PILOT MOUNTAIN — Instructor Diane Blakemore introduced a kinder, gentler form of yoga to young participants in the Charles H. Stone Memorial Library Summer Reading Program Tuesday.
“Yoga is a way of moving your body in different shapes and postures,” began Blakemore. She told the children that most of the postures in yoga are named for things seen in nature in India, where the art originated. Slowly, Blakemore guided the group on a trip to an imaginary zoo where many of the animals, such as elephants, eagles, turtles, snakes and frogs could be seen.
She told them they could move their bodies but they must keep their feet in the same place.
The journey began for Blakemore when she was in college. She had sought traditional help from physicians for her incapacitating migraines and just hadn’t found any solutions. Blakemore decided to give yoga a try.
“It changed by life,” said Blakemore. “I felt better, and as my body got stronger I was not sick as often. My mood was better.”
Blakemore, who is also a massage therapist, has been teaching yoga for nine years and studied for a year prior to that to be a certified instructor in yoga.
“I figured if I was a teacher I probably would go to class more,” joked Blakemore.”I wanted to share this with others to help people find relief.”
The form of yoga she teaches in the Sanskrit language means “joy yoga” or doing yoga postures joyfully. She appears to take this gentle concept to heart. She teaches classes at the Armfield Center in Pilot Mountain for a variety of age groups and mixed levels of skill.
“Yoga is very adaptable to children,” said Blakemore. She said she has taught yoga to Surry County 4-H groups and led a variety of day camps at the Armfield Center. She appeared proud of the mixed levels of age and skill in her classes. She is also very firm on how yoga can be modified to meet anyone’s level of flexibility.
“I want everyone to benefit from yoga and not get hurt,” said Blakemore. “I teach a much gentler way.” She has used the knowledge of the human body to modify the postures to accommodate people who, for instance, have a hip or knee replacement.
“Sometimes it is difficult for those recovering from injuries because their doctor advises them to do nothing for months,” explained Blakemore.”Sometimes If you can keep moving the rest of the body, recovery is easier.”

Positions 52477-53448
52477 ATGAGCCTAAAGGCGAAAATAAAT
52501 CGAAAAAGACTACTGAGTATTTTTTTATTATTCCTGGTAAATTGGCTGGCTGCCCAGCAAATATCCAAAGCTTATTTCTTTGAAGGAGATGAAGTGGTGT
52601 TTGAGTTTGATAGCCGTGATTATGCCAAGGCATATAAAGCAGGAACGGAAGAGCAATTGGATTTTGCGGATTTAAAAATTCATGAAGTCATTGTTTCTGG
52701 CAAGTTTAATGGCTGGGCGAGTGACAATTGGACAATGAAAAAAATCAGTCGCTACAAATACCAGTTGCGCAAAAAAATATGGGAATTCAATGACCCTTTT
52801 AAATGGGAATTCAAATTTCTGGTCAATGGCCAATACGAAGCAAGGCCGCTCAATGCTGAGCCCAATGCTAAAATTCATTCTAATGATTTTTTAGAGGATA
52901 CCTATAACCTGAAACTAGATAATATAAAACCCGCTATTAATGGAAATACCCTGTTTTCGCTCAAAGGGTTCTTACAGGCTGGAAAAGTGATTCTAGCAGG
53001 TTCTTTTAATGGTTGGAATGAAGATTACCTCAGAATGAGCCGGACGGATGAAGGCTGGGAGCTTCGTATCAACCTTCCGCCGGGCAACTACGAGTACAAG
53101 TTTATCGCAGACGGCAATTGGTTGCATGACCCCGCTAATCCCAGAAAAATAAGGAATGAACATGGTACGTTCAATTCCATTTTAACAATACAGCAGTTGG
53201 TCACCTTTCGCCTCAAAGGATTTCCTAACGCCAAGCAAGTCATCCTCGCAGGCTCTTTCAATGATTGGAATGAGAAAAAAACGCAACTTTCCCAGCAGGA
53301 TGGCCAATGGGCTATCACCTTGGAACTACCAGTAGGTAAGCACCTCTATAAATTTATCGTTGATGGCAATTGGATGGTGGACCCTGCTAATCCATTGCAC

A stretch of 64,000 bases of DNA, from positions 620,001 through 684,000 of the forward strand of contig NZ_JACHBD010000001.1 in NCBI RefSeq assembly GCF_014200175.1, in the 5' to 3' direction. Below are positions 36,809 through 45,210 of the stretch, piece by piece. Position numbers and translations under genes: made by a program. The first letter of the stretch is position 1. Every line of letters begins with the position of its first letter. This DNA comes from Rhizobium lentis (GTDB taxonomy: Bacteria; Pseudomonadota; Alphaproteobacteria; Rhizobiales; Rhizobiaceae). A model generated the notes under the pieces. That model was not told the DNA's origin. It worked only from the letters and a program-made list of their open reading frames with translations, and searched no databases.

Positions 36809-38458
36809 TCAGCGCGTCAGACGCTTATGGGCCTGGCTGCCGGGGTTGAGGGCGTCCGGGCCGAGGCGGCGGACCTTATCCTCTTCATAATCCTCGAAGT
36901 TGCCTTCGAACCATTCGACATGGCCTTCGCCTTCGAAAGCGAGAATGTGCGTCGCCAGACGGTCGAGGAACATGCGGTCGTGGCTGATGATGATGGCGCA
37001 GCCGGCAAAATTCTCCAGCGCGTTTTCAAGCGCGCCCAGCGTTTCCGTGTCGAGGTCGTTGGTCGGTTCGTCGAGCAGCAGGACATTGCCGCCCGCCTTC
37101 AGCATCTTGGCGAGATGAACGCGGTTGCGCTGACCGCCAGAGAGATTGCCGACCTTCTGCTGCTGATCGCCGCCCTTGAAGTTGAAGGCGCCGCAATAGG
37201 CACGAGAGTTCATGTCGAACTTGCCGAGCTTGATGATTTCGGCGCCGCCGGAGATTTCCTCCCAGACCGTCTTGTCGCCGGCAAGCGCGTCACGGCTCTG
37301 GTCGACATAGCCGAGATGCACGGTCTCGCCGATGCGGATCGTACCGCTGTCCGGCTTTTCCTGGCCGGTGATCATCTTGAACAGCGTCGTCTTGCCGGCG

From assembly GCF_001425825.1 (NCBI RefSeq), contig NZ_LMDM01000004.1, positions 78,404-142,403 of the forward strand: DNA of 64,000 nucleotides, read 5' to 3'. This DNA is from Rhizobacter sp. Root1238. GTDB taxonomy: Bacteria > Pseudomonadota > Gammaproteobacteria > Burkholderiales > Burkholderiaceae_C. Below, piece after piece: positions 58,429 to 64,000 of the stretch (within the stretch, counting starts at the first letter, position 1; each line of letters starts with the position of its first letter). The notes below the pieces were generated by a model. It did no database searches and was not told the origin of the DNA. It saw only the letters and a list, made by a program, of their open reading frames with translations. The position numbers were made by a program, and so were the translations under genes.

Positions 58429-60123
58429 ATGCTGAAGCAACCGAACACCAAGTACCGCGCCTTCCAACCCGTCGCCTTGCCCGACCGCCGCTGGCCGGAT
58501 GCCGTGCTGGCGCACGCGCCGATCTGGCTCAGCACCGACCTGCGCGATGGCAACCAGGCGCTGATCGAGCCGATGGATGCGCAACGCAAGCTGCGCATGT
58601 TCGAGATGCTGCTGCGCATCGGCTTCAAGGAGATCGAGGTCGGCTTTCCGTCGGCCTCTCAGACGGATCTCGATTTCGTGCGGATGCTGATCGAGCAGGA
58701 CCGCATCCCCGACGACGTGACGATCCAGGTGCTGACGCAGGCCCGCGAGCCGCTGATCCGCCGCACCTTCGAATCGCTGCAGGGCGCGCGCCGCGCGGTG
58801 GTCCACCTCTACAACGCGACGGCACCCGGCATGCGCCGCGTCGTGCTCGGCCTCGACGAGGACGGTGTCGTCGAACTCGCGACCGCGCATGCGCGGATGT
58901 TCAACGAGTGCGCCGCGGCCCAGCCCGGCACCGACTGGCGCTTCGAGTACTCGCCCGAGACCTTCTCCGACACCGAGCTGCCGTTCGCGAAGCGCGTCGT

She has also seen the toll on young people from our society that has become less physically active.
“I have seen teenagers who cannot sit up because of slouching so much,” recounted Blakemore. “The younger you can begin practicing these postures the better. One of the big benefits of this class is body awareness.” She said she has seen improvement in as little as two months from some participants. She added that one participant used the breathing exercises to calm his claustrophobia long enough to get an MRI.
“A lot of this improvement is coming mainly from awareness,” added Blakemore. “It’s so visual. You can see it (improvement) so clearly.”
The big changes for Blakemore have been achieved with small steps and she wants her students to teach the body where it belongs, so to speak. She also wants to give students alternatives that will still benefit their health.
“I tell my students that if you want to do this posture then do this. If you don’t, it’s OK. It’s perfectly alright.”
Charles H. Stone Memorial Library Branch Librarian Anna Nichols said the annual summer program is winding down for the season at the facility. She said the community’s response has been good.
“I appreciate the support of the community including the United Fund of Surry County and the Pilot Mountain Civic Club with this program,” said Nichols.”We are so grateful to them. They are so supportive of our efforts. We simply could not do this without them.”
Reach David Broyles at email@example.com or 719-1952.